Tickets on sale Friday, September 23 at 10:00 a.m.
Sleater-Kinney came crashing out of the ’90s Pacific Northwest riot grrrl scene, setting a new bar for punk’s political insight and emotional impact. Hailed as “America’s best rock band” by Greil Marcus in Time Magazine, and as “America’s best punk band ever. EVER” by Rob Sheffield in Rolling Stone, the band put out seven searing albums in 10 years before going on indefinite hiatus in 2006. Almost a decade later, the trio–guitarists/vocalists Corin Tucker and Carrie Brownstein, and drummer Janet Weiss–has come back together for 2015’s No Cities To Love.
Tucker and Brownstein met in 1992 and formed Sleater-Kinney in a brick duplex in Olympia, WA in 1994. Students at Evergreen State College and members of bands Heavens To Betsy and Excuse 17, respectively, Tucker and Brownstein built Sleater-Kinney from the fire and feminism of their riot grrrl experience with a language and sound all their own. Named for a road in a neighboring town, Sleater-Kinney recorded their 22-minute, 1995 self-titled debut in a single day on a trip to Australia. With drummer Laura MacFarlane, Sleater-Kinney planted the seeds of the band’s distinctive sound, defined by Tucker’s urgent vocals and the remarkable interplay between her and Brownstein’s guitars.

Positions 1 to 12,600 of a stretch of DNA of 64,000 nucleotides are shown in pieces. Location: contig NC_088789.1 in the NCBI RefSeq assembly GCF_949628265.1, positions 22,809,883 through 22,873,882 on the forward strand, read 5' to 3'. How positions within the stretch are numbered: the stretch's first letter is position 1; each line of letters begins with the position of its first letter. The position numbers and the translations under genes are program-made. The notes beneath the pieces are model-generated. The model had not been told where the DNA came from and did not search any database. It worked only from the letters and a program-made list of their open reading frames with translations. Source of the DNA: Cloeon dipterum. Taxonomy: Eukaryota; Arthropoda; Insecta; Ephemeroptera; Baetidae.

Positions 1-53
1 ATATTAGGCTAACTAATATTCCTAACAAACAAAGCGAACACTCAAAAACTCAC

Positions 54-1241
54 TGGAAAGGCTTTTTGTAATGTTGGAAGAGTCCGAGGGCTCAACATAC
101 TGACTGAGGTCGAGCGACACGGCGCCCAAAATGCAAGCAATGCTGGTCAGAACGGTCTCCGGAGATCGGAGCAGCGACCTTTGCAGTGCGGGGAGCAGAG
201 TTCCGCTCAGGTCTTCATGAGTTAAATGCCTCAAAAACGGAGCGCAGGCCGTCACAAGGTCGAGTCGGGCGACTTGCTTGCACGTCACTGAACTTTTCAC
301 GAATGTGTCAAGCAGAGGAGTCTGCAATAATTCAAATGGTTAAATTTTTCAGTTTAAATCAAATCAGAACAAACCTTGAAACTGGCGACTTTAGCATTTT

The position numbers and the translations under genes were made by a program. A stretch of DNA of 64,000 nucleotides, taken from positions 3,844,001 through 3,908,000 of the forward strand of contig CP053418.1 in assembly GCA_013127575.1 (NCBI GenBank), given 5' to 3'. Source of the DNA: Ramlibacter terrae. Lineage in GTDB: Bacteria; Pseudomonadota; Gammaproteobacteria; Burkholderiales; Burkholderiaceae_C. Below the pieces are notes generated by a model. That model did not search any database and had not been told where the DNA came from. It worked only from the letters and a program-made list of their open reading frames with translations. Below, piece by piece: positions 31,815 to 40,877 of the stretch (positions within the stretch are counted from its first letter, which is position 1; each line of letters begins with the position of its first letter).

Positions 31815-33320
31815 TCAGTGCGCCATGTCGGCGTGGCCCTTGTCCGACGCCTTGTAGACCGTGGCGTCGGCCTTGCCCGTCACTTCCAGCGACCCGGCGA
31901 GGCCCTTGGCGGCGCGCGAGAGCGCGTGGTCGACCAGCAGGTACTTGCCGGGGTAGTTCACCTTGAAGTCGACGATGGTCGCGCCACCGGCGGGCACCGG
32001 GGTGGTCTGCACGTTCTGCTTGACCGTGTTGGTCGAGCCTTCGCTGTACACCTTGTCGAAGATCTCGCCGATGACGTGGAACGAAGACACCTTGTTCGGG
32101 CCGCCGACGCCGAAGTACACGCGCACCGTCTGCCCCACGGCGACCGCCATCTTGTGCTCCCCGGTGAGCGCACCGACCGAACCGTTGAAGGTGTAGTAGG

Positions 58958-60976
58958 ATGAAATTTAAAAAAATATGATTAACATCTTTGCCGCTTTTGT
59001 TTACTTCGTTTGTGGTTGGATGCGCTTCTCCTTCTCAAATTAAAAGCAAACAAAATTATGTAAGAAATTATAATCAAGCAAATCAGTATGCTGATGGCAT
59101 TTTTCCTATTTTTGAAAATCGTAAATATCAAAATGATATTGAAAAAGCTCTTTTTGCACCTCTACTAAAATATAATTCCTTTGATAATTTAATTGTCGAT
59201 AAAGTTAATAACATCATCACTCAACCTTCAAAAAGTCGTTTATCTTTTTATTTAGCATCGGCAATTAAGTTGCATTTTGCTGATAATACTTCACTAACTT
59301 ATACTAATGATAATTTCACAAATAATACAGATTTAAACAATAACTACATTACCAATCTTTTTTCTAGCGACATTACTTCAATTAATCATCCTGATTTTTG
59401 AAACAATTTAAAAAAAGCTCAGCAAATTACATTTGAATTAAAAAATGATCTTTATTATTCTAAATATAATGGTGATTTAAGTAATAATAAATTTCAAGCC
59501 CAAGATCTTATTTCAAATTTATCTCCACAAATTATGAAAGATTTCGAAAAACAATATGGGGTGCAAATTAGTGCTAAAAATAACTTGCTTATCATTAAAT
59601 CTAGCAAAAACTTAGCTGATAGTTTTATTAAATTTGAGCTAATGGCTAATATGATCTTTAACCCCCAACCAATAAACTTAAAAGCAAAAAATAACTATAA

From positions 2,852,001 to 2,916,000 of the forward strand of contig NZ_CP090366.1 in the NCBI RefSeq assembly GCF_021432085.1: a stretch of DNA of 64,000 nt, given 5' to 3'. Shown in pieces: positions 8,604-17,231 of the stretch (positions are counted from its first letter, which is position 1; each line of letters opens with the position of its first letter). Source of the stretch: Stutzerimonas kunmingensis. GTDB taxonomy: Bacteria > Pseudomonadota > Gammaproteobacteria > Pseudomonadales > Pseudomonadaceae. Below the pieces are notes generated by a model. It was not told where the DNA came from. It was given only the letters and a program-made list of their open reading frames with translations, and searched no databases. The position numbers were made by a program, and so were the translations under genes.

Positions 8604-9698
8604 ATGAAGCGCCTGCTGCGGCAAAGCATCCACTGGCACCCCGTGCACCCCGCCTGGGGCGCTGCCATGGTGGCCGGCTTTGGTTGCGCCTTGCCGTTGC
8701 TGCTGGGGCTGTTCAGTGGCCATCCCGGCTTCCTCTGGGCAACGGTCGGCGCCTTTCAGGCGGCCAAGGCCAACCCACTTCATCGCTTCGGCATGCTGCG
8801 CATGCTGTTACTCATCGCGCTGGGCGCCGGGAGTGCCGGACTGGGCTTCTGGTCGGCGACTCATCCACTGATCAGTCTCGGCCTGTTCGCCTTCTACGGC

With 1996’s Call The Doctor, on Donna Dresch’s punk label Chainsaw, Sleater-Kinney was no longer the side project it had been when it formed, and the band’s songwriting and dynamic gained even more clarity. Brownstein took on more vocal duties, and the give and take of two powerful voices joined that of the guitars. Tucker and Brownstein honed their process of writing songs together, which Brownstein says is “very specific and unique because the parts are relational to the other person.” Along with the its pointed social messages, the album eviscerated the idea that rock godhood belonged to men alone with “I Wanna Be Your Joey Ramone.” Call The Doctor also brought Sleater-Kinney together with John Goodmanson, who would go on to produce several of the band’s albums including No Cities To Love.
That same year, in need of a new drummer, Tucker and Brownstein met Jr. High and Quasi’s Janet Weiss through mutual friends. During their first practice with Weiss, the guitarists brought out a new song called “Dig Me Out,” and Weiss wrote the fierce, solid drum part that would set Sleater-Kinney’s ongoing fiery chemistry in motion.